Minimal Intervention is something that our winemaker at Barker’s Marque, Simon Barker and our viticulturist, Vanessa Barker, strongly promote. In response to a somewhat disparaging comment in Wine Enthusiast about what “Minimal Intervention” really meant to winemakers, Simon, who lives on our vineyard in Marlborough, New Zealand, was asked to comment.
His spirited reply is reproduced in full below.
“To us, minimal intervention means exactly that – we intervene as little as possible in order to make the best wine possible from any given vintage. It is not a sound bite, a clever marketing play on words or lip service to a fad which we’ll swap for something else next vintage. It’s what we do!
It starts in the vineyard. We grow our grapes with minimal chemical (not “No chemical”), minimal tractor passes through the vineyard, minimal labour intensive work – it’s about getting the fundamentals rights so that any intervention is yes, you guessed it, minimal. We are not organic or biodynamic but our philosophy is that of sensible practical viticulture with as small an impact as possible on the environment. Sometimes, though, we have to intervene in order to preserve the crop from frost, or beetles and caterpillars that would decimate our crop, or botrytis, or mildew or birds. We undertake a timely monitoring program and we react to what we see; and if we see nothing, we do nothing.
This philosophy flows through to the winery. We do not make wine prescriptively by deacidifying to this number, acidifying to that number or chaptalising to produce such-and-such an alcohol; rather we assess the fruit and resulting juice before deciding what to do. We have never acidified. We have never deacidified, we chaptalised in one vintage (out of seven, since we started making wine and it was by no means the whole volume) and we use cultured yeast because in the case of Sauvignon Blanc, quite frankly, no-one buys naturally fermented Marlborough Sauvignon Blanc in any volume as it is a “quirky” wine that is very much an acquired taste.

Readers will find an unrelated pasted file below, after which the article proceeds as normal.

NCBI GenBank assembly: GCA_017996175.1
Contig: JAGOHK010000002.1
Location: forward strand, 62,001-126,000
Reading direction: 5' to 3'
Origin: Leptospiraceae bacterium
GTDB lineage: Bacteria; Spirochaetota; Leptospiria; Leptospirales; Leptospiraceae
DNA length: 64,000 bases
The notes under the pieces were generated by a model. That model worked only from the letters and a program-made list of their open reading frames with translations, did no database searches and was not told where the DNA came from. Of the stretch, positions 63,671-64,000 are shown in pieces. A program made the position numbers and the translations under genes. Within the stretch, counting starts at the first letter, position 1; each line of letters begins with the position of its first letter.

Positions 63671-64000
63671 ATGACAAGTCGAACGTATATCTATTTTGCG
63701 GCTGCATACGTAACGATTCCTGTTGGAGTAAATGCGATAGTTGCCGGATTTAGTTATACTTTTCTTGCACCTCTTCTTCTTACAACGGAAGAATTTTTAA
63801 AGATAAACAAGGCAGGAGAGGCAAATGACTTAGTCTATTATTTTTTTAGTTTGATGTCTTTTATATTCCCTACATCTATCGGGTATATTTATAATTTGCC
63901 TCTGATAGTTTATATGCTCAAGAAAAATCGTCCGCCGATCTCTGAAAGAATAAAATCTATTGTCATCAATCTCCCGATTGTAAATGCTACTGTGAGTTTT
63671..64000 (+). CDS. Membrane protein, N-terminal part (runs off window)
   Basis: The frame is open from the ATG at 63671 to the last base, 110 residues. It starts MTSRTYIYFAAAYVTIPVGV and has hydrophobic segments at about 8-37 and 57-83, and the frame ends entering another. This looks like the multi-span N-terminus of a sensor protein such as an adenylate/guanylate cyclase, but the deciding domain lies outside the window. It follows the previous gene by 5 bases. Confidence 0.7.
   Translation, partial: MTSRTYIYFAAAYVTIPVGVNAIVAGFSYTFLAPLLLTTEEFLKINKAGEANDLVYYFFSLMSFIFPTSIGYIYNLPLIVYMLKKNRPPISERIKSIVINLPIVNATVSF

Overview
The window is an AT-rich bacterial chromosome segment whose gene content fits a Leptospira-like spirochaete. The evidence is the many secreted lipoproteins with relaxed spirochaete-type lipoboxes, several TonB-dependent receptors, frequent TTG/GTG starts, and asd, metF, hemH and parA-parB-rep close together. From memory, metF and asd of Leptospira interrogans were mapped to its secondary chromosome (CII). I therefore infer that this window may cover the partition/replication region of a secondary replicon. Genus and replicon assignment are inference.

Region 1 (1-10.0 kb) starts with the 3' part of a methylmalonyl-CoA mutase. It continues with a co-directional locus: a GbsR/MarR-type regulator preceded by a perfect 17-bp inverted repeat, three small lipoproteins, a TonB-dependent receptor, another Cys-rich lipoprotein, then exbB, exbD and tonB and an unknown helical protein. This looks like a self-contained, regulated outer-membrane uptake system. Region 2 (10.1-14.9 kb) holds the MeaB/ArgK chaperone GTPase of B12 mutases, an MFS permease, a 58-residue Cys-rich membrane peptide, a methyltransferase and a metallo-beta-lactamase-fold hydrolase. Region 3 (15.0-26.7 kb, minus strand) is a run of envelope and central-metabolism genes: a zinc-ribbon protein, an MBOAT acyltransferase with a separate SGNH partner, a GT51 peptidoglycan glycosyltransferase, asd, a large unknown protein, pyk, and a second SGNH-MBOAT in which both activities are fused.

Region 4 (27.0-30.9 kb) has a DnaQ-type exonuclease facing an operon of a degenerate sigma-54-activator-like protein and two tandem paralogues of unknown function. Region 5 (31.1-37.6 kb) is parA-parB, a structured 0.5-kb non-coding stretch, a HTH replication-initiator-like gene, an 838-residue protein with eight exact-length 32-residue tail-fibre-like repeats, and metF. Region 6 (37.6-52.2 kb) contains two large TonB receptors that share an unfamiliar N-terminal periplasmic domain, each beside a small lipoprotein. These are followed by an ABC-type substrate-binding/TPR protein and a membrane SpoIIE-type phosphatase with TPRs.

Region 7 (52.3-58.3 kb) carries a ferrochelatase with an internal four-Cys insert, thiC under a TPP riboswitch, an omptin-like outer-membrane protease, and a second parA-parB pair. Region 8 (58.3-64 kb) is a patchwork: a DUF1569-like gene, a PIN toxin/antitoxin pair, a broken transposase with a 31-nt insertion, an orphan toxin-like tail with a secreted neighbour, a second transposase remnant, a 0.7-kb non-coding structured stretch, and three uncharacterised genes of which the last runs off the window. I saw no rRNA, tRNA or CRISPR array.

Sadly, there is a lot of prescriptive winemaking that goes on, but not by us. The producers that do it feel they need to do it for commercial reasons. And who are we to criticise them for that – especially if the wine they produce is of good quality.
Wine writers can comment about acid additions, cultured yeast and chaptalisation, but none of them, (or very few of them), have had to make 200,000 cases (or whatever volume) of wine to fill orders in a vintage where the vineyard gets frosted, it is cold and rainy at flowering, there is a downpour in the middle of veraison or it rains for two weeks at harvest. The winemaker’s choice is then very simple – they intervene appropriately or they make terrible wine which the wine writers then criticise and complain about.
It is very easy to forget that wine production relies, first and foremost, on ripe, clean, high quality fruit. The retort to this may be that one shouldn’t grow grapes in marginal areas like Marlborough, to which I reply that almost all of the best wine producing regions in the world are marginal.
Barkers Marque Wines
499 Reserve Road